LSP Calls for EIS Order to Remain on Massive Frac Sand Mining Proposal

Despite Previous Rulings, MN Sands Attempts to Yet Again Circumvent Environmental Law

LEWISTON, Minn. — The Land Stewardship Project (LSP) today called on the Minnesota Environmental Quality Board (EQB) to continue to enforce its requirement of a comprehensive environmental review of a proposed frac sand mining project in southeastern Minnesota. Earlier this week, EQB considered Minnesota Sands’ claim that it should not be required to do such a study, called an Environmental Impact Statement (EIS), despite no evidence that its current plans are separate from the project on which an EIS was first ordered in 2013. Minnesota Sands is attempting to move forward with mining at its proposed Dablestein Mine site in Fillmore County without undergoing the EIS. On Sept. 9, the EQB, after hearing an outpouring of concerns from residents in southeastern Minnesota, called for further investigation of the proposal and demanded more information before proceeding.

“Given this company’s history, it would frankly be naïve to accept at face value the claim that Minnesota Sands has suddenly changed it project enough to avoid an EIS,” said LSP organizer Johanna Rupprecht.

In 2012, Minnesota Sands proposed constructing facilities in the region to extract frac sand, a process that consists of removing and exposing large portions of the landscape. Residents of rural southeastern Minnesota have expressed serious concerns about the proposal’s potential impact on the land, water, and soil, as well as human health and local economies.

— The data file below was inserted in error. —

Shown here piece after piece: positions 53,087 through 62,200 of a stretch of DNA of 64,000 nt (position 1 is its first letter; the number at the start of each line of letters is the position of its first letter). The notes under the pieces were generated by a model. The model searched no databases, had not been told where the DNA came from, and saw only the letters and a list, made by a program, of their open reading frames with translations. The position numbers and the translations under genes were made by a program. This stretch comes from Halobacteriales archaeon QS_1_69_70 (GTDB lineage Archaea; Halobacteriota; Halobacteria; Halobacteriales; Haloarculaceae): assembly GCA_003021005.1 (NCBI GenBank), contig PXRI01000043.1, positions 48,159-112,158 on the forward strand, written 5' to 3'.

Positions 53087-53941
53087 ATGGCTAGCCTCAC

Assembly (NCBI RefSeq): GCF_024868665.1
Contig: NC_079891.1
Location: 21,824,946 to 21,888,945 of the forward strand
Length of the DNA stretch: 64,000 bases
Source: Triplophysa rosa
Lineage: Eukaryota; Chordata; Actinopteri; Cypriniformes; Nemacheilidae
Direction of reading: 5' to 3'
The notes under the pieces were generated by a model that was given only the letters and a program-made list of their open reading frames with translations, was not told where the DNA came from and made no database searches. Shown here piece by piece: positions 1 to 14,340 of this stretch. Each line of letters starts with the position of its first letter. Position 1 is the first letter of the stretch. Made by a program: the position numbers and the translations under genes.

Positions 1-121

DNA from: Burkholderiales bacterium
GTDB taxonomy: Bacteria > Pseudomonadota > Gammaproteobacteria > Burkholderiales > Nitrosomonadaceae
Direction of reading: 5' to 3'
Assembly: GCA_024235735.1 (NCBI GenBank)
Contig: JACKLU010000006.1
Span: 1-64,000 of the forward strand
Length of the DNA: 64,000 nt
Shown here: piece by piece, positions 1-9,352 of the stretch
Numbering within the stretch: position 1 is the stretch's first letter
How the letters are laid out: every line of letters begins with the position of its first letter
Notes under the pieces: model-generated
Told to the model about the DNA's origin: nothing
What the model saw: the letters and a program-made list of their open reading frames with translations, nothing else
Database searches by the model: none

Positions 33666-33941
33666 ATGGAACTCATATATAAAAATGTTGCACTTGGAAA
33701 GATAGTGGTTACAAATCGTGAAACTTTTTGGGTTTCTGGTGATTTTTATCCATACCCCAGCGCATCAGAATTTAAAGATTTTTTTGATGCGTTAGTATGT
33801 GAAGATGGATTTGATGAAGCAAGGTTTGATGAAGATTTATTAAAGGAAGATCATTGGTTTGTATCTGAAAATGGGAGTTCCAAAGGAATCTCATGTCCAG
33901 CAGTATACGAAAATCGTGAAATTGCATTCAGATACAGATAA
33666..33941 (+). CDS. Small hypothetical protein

In 2013 and again in 2017, the EQB ordered Minnesota Sands to undertake an EIS before any aspect of the project could move forward. Minnesota Sands has consistently fought placing restrictions on frac sand mining in the region, including suing Winona County in 2017 over its frac sand ban and attempting to present the company’s proposal for numerous facilities as piecemeal projects that are not connected to each other.

Court filings from that lawsuit, which the company continued to pursue until the Minnesota Supreme Court upheld the ban in March 2020, make it clear Minnesota Sands still plans on pursuing frac sand mining at numerous sites in southeastern Minnesota, a factor which triggered the EQB’s requirement that an EIS be completed. However, on Sept. 9 EQB staff appeared to support the company’s claim that an EIS was no longer required. According to the Minnesota Attorney General’s office, the EIS requirement for Minnesota Sands’ proposal is still in place.

“Minnesota Sands is returning to the same strategy of pursuing mining in a piecemeal manner, claiming only one site should be considered at a time, therefore avoiding having the full impacts of the larger proposal scrutinized,” said Rupprecht. “The company is looking to move forward with one mine as a strategy to avoid the entire EIS requirement and clear the path to open numerous mines covering hundreds or thousands of acres and exploit the bluffs and farmland of southeastern Minnesota. That’s a clear violation of the laws that protect Minnesota’s environment.”

In a letter to the EQB, LSP executive director Jess Anna Glover said in order to justify not doing an EIS, Minnesota Sands would need to take several significant steps to prove it has dropped its large-scale proposal. These steps include providing proof of the cancellation of all its other leases or purchase agreements other than the Dablestein Mine. No such evidence has been provided by the company.

“We appreciate the EQB’s decision to require further information from Minnesota Sands before proceeding with this matter,” said Glover. “Now it’s the Board’s responsibility, as public servants charged with the protection of Minnesota’s environment, to prevent this corporation from succeeding in this latest attempt to avoid obeying basic environmental law.”